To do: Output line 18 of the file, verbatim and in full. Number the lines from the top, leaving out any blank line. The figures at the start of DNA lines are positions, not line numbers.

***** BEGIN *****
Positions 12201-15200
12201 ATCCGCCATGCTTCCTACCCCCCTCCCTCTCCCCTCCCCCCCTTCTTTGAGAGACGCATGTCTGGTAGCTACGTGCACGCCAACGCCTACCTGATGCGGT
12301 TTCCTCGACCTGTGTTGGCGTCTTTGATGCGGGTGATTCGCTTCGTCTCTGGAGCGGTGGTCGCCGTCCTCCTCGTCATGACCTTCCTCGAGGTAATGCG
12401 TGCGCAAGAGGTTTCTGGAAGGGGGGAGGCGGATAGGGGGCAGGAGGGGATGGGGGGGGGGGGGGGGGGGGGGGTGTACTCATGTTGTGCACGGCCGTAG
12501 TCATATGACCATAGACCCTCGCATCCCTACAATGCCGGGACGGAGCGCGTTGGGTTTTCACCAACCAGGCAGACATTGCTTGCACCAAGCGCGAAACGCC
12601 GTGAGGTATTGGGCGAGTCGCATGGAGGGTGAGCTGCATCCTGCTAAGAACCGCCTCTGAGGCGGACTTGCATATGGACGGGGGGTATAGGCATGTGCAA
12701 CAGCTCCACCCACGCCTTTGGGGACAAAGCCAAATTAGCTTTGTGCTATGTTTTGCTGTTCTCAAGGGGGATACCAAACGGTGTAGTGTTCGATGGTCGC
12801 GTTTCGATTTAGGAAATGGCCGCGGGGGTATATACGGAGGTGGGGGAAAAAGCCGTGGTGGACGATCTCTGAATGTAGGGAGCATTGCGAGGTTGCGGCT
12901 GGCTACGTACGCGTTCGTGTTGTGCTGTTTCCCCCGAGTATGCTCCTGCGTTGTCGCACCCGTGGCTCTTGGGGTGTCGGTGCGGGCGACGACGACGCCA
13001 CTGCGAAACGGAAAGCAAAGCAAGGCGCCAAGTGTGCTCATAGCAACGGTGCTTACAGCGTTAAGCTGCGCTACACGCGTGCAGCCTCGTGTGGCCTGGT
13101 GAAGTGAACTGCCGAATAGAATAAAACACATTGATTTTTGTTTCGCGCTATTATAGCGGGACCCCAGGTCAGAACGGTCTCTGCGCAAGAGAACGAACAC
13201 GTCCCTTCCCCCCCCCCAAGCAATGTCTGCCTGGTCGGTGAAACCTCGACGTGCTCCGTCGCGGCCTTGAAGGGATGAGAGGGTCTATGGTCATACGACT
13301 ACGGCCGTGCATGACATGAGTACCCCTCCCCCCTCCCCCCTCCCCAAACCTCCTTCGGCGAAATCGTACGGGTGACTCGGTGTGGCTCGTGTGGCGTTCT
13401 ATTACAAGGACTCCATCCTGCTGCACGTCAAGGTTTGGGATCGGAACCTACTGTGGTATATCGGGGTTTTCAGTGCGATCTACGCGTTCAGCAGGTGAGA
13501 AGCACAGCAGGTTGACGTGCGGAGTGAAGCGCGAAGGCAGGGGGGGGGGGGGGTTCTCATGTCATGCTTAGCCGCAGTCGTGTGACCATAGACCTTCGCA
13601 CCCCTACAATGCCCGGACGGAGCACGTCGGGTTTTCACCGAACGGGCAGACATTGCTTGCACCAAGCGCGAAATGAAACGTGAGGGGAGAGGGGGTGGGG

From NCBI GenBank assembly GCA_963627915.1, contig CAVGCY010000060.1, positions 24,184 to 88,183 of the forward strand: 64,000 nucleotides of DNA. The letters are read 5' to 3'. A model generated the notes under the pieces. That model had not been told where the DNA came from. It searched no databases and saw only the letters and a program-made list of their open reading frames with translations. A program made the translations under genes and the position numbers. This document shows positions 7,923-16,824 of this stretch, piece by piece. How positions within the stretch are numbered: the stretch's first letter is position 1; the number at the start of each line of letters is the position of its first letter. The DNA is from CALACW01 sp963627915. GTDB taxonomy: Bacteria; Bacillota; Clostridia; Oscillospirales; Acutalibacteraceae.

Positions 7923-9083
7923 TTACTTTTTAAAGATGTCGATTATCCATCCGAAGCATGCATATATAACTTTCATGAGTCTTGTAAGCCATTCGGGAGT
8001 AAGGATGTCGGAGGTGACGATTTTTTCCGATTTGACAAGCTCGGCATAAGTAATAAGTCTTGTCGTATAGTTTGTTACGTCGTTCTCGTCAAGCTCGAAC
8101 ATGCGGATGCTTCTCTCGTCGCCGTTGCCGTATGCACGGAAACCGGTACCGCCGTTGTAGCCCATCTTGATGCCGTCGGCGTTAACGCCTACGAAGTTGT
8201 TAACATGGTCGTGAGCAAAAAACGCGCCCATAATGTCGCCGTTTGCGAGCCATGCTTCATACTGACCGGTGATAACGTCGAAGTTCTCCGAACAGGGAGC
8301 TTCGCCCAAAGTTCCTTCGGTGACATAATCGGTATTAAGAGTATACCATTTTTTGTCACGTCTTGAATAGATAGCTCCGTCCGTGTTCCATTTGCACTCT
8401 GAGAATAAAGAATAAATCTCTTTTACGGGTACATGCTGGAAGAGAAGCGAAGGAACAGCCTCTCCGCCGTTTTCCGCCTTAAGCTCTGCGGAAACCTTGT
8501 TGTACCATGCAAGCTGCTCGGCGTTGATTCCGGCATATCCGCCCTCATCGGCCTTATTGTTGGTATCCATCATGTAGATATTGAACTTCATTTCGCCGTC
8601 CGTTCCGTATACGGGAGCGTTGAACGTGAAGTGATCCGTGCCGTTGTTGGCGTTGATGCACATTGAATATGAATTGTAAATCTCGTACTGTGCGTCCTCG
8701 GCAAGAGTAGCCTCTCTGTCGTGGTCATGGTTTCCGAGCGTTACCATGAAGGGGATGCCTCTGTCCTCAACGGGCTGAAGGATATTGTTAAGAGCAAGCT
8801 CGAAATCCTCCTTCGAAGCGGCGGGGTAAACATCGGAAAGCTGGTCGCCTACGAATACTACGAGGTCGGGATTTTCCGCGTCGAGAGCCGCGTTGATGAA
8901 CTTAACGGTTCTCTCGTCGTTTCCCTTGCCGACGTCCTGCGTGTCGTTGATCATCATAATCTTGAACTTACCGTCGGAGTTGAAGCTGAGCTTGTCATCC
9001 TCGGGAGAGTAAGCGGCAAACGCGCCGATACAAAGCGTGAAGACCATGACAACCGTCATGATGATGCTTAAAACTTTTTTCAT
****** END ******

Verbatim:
Positions 7923-9083